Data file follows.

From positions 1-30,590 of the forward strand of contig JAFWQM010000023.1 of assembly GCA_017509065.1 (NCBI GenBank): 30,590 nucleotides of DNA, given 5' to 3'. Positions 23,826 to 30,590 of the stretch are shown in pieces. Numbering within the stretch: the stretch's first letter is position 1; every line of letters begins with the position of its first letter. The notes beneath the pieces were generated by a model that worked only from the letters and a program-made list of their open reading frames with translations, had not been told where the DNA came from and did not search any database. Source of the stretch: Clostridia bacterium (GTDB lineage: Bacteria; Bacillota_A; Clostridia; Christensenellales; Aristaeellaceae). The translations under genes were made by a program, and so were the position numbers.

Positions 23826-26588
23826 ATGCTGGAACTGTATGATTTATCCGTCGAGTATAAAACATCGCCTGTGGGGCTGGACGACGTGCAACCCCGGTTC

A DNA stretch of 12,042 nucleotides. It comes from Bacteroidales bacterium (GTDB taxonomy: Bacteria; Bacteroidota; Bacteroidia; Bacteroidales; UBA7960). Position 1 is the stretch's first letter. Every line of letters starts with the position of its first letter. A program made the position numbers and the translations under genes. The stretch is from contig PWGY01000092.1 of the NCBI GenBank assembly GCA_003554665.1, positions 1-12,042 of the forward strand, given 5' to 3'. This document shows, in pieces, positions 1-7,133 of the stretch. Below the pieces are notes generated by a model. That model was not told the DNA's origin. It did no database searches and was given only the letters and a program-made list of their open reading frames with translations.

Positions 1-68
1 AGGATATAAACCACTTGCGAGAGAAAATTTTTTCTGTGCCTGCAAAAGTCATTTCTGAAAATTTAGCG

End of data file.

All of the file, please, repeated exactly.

From positions 1-30,590 of the forward strand of contig JAFWQM010000023.1 of assembly GCA_017509065.1 (NCBI GenBank): 30,590 nucleotides of DNA, given 5' to 3'. Positions 23,826 to 30,590 of the stretch are shown in pieces. Numbering within the stretch: the stretch's first letter is position 1; every line of letters begins with the position of its first letter. The notes beneath the pieces were generated by a model that worked only from the letters and a program-made list of their open reading frames with translations, had not been told where the DNA came from and did not search any database. Source of the stretch: Clostridia bacterium (GTDB lineage: Bacteria; Bacillota_A; Clostridia; Christensenellales; Aristaeellaceae). The translations under genes were made by a program, and so were the position numbers.

Positions 23826-26588
23826 ATGCTGGAACTGTATGATTTATCCGTCGAGTATAAAACATCGCCTGTGGGGCTGGACGACGTGCAACCCCGGTTC

A DNA stretch of 12,042 nucleotides. It comes from Bacteroidales bacterium (GTDB taxonomy: Bacteria; Bacteroidota; Bacteroidia; Bacteroidales; UBA7960). Position 1 is the stretch's first letter. Every line of letters starts with the position of its first letter. A program made the position numbers and the translations under genes. The stretch is from contig PWGY01000092.1 of the NCBI GenBank assembly GCA_003554665.1, positions 1-12,042 of the forward strand, given 5' to 3'. This document shows, in pieces, positions 1-7,133 of the stretch. Below the pieces are notes generated by a model. That model was not told the DNA's origin. It did no database searches and was given only the letters and a program-made list of their open reading frames with translations.

Positions 1-68
1 AGGATATAAACCACTTGCGAGAGAAAATTTTTTCTGTGCCTGCAAAAGTCATTTCTGAAAATTTAGCG